This section is from the book "The Gardener's Monthly And Horticulturist V21", by Thomas Meehan. See also: Four-Season Harvest: Organic Vegetables from Your Home Garden All Year Long.
I used to wonder much, when a fruit was said to become more luscious with the age of the tree. The truth came home to me very outspoken in a Pear tree which I planted for a gray Doyenne. It grew in an old nursery here, and had reached very good size. Though claimed as a gray Doyenne, and though a very fine fruit, it was not this kind. I have never seen its like, and know not its name. Its regular season is December, and it sometimes stretches into January, but about as often fails to put in an appearance at the table after November.
The tree was ten or fifteen years old, and bore a very fair, well-ripened fruit; it was carefully transplanted, with a mass of fibrous roots, into a deep made soil, piled over an old cow yard. It soon took hold, and started out with a new life and tremendous growth. In a year or two after, it bloomed out and yielded fruit in abundance, but they tasted more like a pumpkin than a pear. They were large and fair, but never got any more ripeness of flesh or taste than an Osage Orange. I tried it a year or two with the same ill luck, but all the while it kept up the same tremendous growth. From seven to ten feet in height it stretched up to twenty, and had girth and spread in proportion. I made up my mind that I must have been mistaken about the right tree, and that it was some other kind than that which had tempted me to buy at a large price, and to give great care to its transplanting. I could not believe that such a green, unripening, sour, gritty, black walnut kind of Pear could grow on the same limbs whose fruit I had eaten with so much relish.
The Beurre Giffard was about that time brought out as a fine early Pear - a quality which it has never belied. I wanted just that early Pear in that very place, to ripen before the cold northwest winds of Fall which so boldly strike could thrash off its fruit. In two years, every limb grew the Beurre Giffard. Its growth was healthy and fairly vigorous, but its early bearing trait, its drooping limbs, of less upright and stalwart growth than the stock, helped its prompt fruitage. It has borne me every season from its second year, a splendid crop of Gif-fards.
But here comes in another phase and service of the tree which I wish to note. Below the Beurre Giffard graft, the grafted limbs put out new shoots. These I let grow; year by year, they increased somewhat, but all, instead of that rampant upright growth, whose fruitage so puzzled and provoked, have stout, short jointed wood, which put out fruit buds right off. Even shoots, not over six inches in length, bear. So now from the same tree, every year I have, in July and August a full crop of the early Giffards, and from the old stock, a late October gathering of large, ovate and obovate, obtuse pyriform Pears. They ripen well, and mature into a rich golden rustidoat, and a fine yellow-fleshed late Fall fruit.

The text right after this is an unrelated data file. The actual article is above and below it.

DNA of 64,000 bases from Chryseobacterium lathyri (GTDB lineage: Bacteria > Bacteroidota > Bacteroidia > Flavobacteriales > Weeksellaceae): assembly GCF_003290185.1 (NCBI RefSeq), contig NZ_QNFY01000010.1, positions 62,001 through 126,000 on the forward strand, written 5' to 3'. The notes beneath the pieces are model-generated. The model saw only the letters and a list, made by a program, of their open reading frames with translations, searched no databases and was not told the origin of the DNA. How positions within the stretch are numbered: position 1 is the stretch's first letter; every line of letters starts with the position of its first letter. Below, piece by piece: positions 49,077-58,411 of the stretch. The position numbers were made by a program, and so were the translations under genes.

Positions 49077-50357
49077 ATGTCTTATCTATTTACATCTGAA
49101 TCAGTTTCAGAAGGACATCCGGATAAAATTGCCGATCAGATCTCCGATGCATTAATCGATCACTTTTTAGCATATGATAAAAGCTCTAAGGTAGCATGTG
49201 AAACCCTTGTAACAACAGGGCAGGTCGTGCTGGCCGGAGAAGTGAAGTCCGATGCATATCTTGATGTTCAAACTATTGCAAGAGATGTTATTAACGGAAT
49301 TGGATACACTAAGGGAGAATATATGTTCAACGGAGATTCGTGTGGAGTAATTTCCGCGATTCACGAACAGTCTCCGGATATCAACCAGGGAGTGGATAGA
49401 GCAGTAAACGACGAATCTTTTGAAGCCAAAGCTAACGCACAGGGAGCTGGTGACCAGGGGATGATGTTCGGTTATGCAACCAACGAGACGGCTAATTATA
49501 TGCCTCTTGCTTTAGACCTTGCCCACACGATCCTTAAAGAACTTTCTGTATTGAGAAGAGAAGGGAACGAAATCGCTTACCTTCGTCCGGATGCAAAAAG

The cause of this change, as of that in many Pears, with the age of trees, doubtless is, that a stalwart wood growth and rich fruit product, call for unlike qualities in the sap, and different organs and regimen for each. If those of one balance the other, all right; the tree grows and the fruit shows its quality: but if not, those which rule for the nonce the life and condition of the tree, do so at the expense of its other faculty and purpose.
Nature gifts the tree with power to hold back its fruiting till its wood gets stature, strength and volume to endure the strain of its fruit births and ripening. It is so in all life. It has in every form its age of puberty and life renewal. As a rule, all of a kind are wisely and evenly gifted for the purposes of their being. But now and then in the same families, there are marked differences of growth and fruitage. Some fruit trees, of the same species bear very early, while others as the Dix and Urbaniste,etc., among Pears, wait a long while before showing us a fruit.
The Bartlett I think about the most prompt of the Pear kind. Whether from the nursery, or grafted on older trees, it yields an early crop. Is not the reason of its tenderness, the strain of its early and overbearing? I have never known tenderness to show itself exceptionally on young trees of the Bartlett, or on its grafts before they began to bear heavily. I have had none die out, but they die by inches after bearing as they do, a load of fruit every year. I think such trees may be revived by stripping off the Pears for a year or two, or by severe pruning, cutting back boldly to induce new wood. Young side shoots on those decaying or wasting trees do not die or loose their tips till after much cropping.